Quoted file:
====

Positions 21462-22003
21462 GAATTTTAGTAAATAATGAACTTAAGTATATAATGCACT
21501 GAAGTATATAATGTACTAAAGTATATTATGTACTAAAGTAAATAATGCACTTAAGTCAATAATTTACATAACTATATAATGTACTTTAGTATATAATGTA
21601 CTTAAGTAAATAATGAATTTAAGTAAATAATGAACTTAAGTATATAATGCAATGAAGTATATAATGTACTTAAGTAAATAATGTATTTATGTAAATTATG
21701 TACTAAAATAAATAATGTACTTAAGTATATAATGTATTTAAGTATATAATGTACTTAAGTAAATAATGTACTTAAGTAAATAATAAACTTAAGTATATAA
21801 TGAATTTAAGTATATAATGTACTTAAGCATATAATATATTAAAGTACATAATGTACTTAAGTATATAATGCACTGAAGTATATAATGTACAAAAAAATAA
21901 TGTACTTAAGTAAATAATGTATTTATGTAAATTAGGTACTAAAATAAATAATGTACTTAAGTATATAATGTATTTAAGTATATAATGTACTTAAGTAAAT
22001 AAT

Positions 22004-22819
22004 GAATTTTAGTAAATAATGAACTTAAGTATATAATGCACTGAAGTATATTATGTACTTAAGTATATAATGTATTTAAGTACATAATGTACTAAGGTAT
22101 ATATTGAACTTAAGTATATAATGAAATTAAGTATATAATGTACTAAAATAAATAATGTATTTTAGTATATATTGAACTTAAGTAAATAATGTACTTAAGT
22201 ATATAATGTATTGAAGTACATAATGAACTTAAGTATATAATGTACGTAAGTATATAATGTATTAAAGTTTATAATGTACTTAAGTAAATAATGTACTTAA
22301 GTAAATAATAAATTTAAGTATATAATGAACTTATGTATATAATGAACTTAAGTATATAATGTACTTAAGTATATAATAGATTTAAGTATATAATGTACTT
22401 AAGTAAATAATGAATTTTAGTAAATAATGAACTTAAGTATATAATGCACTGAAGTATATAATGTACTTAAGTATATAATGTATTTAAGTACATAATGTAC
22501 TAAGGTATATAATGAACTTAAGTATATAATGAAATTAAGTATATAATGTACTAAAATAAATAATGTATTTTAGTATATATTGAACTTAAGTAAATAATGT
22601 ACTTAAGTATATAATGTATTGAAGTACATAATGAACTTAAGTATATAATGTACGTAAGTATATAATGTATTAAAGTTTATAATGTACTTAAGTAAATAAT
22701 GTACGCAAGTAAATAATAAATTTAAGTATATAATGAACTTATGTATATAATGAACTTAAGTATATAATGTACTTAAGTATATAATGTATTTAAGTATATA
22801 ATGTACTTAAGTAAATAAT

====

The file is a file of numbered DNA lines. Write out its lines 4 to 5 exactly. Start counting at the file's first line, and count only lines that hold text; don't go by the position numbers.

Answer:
21601 CTTAAGTAAATAATGAATTTAAGTAAATAATGAACTTAAGTATATAATGCAATGAAGTATATAATGTACTTAAGTAAATAATGTATTTATGTAAATTATG
21701 TACTAAAATAAATAATGTACTTAAGTATATAATGTATTTAAGTATATAATGTACTTAAGTAAATAATGTACTTAAGTAAATAATAAACTTAAGTATATAA